Linked by Thom Holwerda on Tue 9th Mar 2010 16:58 UTC
Legal We have some very, very good news for Europeans (which happens to include myself): we have the European Parliament on our sides when it comes to battling ACTA. If you may recall, ACTA is basically an attempt by the US to impose upon the rest of the world draconian measures like three strikes laws and the DMCA. All parties within the European Parliament have together put forth a resolution that would effectively tackle ACTA.
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Member since:

Did I... miss something here? Is that not true? Are we not military allies with Japan? I'm guessing you're annoyed because you think I don't know that the reason Japan has no military is that we forced them to disarm after World War II? I am not ignorant of the fact.

The reason that they've been able to get away with continued national pacifism is very much that they're our close buddies. (I honestly don't know if there's an explicit guarantee of defense in place or not; I'm presuming from your reaction that there isn't?)

(Er, I think I was thinking more of North Korea than China, buy the way; it's my understanding that many Japanese consider North Korea to be a major external threat, and that it's something of a political issue over there if they can really count on the U.S. to defend them, or if they need an army of their own. I think. Correct me if I'm wrong.)

Reply Parent Score: 2

Radio Member since:

You... just don't know sh*t about history or geopolitics.

Japan has one of the best armies in the world; they rearmed with your consent and support.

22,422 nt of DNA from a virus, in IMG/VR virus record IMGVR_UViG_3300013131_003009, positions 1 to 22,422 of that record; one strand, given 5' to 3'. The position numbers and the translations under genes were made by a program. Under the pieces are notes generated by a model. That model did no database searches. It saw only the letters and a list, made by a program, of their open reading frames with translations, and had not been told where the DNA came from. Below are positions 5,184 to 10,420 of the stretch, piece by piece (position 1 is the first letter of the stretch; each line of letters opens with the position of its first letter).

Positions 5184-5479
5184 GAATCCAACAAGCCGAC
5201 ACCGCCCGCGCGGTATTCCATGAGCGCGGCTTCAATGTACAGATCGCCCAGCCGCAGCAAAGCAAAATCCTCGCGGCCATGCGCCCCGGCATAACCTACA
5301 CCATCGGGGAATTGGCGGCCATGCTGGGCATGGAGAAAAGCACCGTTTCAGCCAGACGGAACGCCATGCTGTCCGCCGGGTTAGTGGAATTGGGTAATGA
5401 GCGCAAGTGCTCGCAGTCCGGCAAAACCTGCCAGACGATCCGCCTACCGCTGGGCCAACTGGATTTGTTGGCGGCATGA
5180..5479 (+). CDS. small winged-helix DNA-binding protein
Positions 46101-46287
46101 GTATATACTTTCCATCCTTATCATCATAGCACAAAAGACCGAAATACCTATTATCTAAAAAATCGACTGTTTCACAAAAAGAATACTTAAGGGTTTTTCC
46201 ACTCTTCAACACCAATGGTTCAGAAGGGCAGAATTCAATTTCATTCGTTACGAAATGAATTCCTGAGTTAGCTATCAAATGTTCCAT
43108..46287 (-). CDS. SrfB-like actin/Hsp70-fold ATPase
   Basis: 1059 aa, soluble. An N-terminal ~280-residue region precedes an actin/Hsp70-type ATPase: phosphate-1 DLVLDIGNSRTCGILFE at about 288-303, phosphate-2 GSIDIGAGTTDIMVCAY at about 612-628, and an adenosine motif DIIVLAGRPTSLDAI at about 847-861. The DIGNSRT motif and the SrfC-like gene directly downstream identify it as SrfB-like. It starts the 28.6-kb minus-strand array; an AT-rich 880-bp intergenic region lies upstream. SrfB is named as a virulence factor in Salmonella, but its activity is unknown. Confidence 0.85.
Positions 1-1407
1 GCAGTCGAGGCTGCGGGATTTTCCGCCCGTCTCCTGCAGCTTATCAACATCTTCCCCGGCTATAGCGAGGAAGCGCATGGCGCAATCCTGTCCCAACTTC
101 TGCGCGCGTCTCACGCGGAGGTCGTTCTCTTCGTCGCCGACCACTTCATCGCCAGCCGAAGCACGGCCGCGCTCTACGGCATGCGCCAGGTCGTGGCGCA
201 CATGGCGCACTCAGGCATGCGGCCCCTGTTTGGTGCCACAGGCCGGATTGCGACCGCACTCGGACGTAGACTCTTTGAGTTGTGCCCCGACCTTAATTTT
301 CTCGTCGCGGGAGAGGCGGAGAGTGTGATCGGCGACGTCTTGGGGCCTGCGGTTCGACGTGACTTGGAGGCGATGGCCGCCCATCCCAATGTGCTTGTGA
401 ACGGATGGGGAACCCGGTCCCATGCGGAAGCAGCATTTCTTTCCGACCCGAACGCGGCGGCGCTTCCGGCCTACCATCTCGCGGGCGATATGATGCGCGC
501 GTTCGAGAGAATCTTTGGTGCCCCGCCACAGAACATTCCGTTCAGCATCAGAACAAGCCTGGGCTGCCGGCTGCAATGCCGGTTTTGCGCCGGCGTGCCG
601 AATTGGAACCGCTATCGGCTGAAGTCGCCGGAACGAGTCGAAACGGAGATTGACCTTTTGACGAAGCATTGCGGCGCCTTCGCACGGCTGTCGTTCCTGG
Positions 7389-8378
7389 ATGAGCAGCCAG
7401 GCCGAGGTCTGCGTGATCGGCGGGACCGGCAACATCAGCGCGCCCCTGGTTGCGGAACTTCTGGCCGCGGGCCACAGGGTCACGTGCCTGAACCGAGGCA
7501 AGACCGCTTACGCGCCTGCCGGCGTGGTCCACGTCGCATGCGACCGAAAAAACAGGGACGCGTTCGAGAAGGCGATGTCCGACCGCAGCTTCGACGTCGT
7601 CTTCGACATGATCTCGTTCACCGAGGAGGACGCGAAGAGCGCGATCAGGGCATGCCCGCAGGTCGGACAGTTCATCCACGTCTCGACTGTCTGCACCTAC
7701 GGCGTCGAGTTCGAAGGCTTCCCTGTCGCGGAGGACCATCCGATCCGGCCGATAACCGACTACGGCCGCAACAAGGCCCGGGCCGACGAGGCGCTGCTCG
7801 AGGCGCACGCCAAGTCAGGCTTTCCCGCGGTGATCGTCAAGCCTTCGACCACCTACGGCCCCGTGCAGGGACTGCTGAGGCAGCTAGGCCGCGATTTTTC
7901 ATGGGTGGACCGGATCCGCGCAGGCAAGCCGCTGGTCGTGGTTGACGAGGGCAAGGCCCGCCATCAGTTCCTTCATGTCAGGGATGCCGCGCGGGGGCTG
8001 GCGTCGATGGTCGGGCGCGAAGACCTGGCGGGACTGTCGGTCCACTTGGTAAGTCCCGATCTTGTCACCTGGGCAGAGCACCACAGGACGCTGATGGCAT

The U.S. never kindly pledged anything; they imposed their american bases. The japs never had any choice to begin with. People like Allende or Lumumba were assasinated for less than that.

Edited 2010-03-09 23:00 UTC

Reply Parent Score: 3

boldingd Member since:

Did I... miss something? I recall hearing a story on NPR about a recent controversy in Japanese politics over their constitution guaranteeing national pacifism (i.e. pledging them to no military action), and the concern that the actions of... I can't remember if it was North Korea or Iran made them call that commitment into question? I was under the impression that them not having a military to speak of at the time was a major concern?

Edit: yeah, if Wikipedia is to be believed, the Japanese military numbers 239,430 all-told, and until very recently where restricted to operating withing Japanese territory. Japan's constitution explicitly renounces the right to declare war or "use military forces to settle disputes." Japans servicemen are considered civilians and are governed by civilian law, and the Ministry of Defense is a civilian agency. Japan's military expenditures total $49 billion, while the U.S.'s total $669 billion.
Yeah! I'm neither retarded, nor going crazy! ;)

Edit Edit: for comparison, the U.S. military numbers 1,473,900 people, with about that many again as reservists.

Edited 2010-03-09 23:13 UTC

Reply Parent Score: 2